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Opinions vary on Eagle Lake road project near Willmar, Minn.

Gary Danielson, Kandiyohi County Public Works Director, right, discusses the proposed plans for Kandiyohi County Road 9 during a Thursday night meeting at the Health and Human Services building in Willmar. Tribune photo by Ron Adams

WILLMAR -- Public opinions about what, if anything, should be done with a three-mile stretch of County Road 9 Northeast on the east side of Eagle Lake were expressed Thursday during a meeting with the Kandiyohi County Commissioners.

The commissioners, who appeared to have as many different opinions about what to do with the road as the people who live on it, could make a decision at their Sept. 20 meeting.

Or not.

Chairman Dean Shuck said after hearing what residents had to say he wasn't sure the board would be ready to make a decision yet.

He hasn't decided what the best option is yet. "I'll have to think about it," Shuck said.

Public Works Director Gary Danielson said the commissioners would base their decision after "listening to what I'm saying tonight and listening to what you're saying tonight."

In the meantime, people who didn't have a chance to voice their opinion at the meeting can send in written comments to Danielson before Sept. 20.

There might be quite a stack of comments to read through, considering the frustration expressed at the meeting when Shuck cut off questions and comments one hour after the meeting began and while there were still hands waving in the air.

Several people asked for a straw poll vote of residents on the different options to give the commissioners a feel for public sentiment. That request was not honored.

The decision on what route to take was already been delayed a year while the Public Works Department explored additional alternatives to rebuilding or realigning the road.

On Thursday, Danielson outlined three options for changing the road, starting at County Road 90 and extending to state Highway 23.

The first option includes a cross-country route across farmland to create an entirely new section of County Road 9. Starting at County Road 90, the new section would join 37th Street Northeast and then merge back to the existing County Road 9 just south of County Road 26.

This new bypass loop would take traffic away from some, but not all, of the lakeshore homes on the east side of Eagle Lake.

The second option also includes the cross-country route but the road would merge back onto the existing County Road 9 a bit north of 26, and a frontage road would be built for about ¼ of a mile parallel to the existing County Road 9.

A third option includes shifting the road just slightly to the east and rebuilding it close to the current corridor. The rebuilt road would be wider and include curb and gutter.

Although prices vary for construction costs and the price of buying homeowners' land for the various options, all three plans cost about $4 million. That costs also include optional bike and walking path routes.

In brief comments after the meeting, Commissioner Richard Larson said he believes a fourth option should be considered -- leaving County Road 9 where it is, putting a new surface on it and making a bike path. That could be done for around $300,000, he said.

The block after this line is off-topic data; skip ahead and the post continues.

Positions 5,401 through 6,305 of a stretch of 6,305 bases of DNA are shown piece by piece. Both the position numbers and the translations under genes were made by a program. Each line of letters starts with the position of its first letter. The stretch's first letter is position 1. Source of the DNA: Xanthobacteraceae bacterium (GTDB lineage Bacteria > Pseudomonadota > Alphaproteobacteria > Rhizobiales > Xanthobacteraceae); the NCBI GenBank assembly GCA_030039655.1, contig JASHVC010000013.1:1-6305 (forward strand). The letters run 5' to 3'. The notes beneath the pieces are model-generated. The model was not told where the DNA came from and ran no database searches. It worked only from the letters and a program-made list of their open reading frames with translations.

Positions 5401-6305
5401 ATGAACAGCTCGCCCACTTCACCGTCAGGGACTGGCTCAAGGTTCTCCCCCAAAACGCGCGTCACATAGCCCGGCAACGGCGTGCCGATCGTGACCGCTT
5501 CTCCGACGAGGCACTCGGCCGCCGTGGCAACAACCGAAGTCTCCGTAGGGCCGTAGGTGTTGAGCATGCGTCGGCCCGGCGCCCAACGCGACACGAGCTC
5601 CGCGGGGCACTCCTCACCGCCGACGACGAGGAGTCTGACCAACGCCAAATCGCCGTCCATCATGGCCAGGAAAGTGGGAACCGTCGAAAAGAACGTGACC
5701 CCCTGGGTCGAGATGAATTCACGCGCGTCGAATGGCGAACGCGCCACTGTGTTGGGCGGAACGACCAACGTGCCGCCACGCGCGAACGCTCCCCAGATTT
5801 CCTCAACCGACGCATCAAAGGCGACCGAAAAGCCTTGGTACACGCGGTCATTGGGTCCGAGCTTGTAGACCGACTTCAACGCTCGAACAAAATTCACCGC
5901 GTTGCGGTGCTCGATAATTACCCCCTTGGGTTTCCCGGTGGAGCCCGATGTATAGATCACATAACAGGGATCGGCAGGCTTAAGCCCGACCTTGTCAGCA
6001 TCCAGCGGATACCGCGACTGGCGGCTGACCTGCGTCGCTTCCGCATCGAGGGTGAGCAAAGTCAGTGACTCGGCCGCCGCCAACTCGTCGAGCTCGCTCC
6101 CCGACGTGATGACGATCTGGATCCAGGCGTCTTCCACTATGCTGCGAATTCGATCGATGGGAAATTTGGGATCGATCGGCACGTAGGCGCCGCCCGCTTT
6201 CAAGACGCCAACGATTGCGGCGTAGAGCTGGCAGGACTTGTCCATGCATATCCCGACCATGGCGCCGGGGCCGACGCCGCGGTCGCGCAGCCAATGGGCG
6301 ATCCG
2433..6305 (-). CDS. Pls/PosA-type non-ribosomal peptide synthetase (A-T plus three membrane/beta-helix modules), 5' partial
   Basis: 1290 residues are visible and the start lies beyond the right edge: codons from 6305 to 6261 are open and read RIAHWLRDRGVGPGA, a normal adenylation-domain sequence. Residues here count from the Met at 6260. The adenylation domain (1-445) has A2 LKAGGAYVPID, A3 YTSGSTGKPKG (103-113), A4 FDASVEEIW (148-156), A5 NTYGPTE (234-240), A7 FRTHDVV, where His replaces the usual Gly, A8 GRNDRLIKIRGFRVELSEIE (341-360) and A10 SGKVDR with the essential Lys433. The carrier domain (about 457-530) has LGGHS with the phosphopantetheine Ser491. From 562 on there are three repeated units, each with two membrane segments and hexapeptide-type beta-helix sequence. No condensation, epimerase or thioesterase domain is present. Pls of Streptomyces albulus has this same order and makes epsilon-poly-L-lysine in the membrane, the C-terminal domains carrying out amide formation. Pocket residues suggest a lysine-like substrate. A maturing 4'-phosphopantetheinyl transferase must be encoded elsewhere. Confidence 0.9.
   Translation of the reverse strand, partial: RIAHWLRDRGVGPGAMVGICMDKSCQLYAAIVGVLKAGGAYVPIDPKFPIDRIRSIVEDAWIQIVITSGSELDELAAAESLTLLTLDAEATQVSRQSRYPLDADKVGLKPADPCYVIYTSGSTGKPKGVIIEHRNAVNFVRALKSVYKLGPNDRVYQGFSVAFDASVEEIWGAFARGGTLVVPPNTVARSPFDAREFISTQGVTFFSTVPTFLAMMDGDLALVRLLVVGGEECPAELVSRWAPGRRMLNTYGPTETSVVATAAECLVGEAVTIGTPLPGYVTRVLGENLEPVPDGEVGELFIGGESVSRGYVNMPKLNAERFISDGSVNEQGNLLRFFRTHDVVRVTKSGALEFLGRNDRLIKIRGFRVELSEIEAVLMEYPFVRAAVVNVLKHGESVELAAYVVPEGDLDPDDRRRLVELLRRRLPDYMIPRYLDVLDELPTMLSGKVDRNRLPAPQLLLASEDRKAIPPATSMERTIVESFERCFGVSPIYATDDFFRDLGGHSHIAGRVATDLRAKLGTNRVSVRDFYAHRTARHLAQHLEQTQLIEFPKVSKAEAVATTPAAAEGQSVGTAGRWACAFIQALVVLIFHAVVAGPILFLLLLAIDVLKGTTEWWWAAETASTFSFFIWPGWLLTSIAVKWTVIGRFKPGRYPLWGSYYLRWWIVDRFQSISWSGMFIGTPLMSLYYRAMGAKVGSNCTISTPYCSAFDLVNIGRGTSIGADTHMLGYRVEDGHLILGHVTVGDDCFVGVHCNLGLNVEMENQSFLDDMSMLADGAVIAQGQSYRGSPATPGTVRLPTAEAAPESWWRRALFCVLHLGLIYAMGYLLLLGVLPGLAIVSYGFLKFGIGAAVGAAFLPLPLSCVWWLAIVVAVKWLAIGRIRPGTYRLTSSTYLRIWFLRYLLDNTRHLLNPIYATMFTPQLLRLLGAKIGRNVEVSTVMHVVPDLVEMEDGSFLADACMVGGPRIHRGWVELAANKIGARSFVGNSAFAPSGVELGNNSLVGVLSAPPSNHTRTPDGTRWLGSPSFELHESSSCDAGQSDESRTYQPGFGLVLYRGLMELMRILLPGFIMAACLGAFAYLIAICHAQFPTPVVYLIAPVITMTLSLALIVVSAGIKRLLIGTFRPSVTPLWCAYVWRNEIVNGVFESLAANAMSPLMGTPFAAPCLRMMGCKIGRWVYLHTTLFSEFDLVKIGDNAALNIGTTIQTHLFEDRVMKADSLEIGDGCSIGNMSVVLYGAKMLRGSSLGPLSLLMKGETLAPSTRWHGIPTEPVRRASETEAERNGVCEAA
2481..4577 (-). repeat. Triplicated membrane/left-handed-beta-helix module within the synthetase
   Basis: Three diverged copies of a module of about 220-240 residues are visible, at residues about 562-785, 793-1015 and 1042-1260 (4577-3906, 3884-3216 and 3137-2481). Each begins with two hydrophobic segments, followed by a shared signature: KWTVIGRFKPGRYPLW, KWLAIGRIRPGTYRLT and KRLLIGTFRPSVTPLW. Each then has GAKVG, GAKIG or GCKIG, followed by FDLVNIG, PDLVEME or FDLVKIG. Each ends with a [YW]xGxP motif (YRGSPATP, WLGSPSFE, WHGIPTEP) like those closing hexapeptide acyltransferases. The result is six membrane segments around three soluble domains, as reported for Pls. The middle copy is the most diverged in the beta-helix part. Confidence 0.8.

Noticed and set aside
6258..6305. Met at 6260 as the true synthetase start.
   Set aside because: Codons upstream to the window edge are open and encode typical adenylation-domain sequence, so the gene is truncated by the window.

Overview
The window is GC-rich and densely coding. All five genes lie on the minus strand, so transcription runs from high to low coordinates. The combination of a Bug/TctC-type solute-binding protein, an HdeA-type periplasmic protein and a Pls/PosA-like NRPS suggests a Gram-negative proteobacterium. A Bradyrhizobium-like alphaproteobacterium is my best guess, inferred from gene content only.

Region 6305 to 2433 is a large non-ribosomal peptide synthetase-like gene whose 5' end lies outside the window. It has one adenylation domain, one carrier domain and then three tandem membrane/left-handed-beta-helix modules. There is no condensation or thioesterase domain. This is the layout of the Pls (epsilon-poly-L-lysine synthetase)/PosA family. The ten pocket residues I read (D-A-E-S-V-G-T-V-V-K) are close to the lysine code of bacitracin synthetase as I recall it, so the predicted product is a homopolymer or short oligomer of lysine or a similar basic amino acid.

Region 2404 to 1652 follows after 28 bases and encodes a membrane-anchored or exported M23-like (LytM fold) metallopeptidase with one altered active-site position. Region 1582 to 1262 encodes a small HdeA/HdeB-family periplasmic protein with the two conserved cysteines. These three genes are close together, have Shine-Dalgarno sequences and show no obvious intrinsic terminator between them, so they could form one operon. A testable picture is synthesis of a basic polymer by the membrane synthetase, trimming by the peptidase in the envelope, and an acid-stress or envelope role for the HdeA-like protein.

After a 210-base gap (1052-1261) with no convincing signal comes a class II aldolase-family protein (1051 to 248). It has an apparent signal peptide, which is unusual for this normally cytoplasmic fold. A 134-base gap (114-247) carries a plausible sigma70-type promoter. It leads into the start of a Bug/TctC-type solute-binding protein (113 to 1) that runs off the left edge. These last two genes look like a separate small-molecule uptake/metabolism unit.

Danielson has said privately and publicly that moving the road away from its current corridor and away from all the driveways and other access points would improve safety for the approximately 2,000 vehicles that travel the road every day, and for the residents who live along the road.

He provided studies and statistics to back up his professional opinion. He pointed to the problems with the current road and how those safety deficiencies could be resolved by moving and rebuilding it.

He said there's been 11 accidents in eight years on the road with two recorded as having "serious" injuries. A woman questioned the definition of what makes an accident serious and another said alcohol has been the cause of some past accidents. Another said the number of serious accidents was low because people were "lucky" and that the road should be moved to prevent future accidents or fatalities.

Built sometime in the 1930s, Danielson said the time is now right to improve the road. Because the county receives about $3 million each year in state and federal road construction funds, he said the money is available for the project to be completed next year.

Some residents said the traffic is too fast to safely walk on the road or even step out to get the mail and that the road should be moved.

A landowner who could be forced to sell farmland for the cross-country route wasn't pleased to have her property cut apart, yet said Eagle Lake residents deserve a better road than what they have now.

Although there were concerns expressed about accidents and road safety with the current road, others said moving a section of County Road 9 will simply attract more high-speed traffic off of Highway 23 and channel it right by the Willmar High School, making the route even more dangerous.

A resident asked why it was necessary to have another fast route into Willmar when a four-lane highway was half a mile away.

Commissioner Jim Butterfield said about 20 percent of the people he talked to want to leave the road where it is but make some safety improvements. Others are split on the three options Danielson provided.

Butterfield said he sees both sides of the issue and hasn't decided which option is best.

"I'm going to have to think about it," he said. "I haven't made a decision yet."

Carolyn Lange

A reporter for more than 30 years, Carolyn Lange covers regional news with the West Central Tribune.

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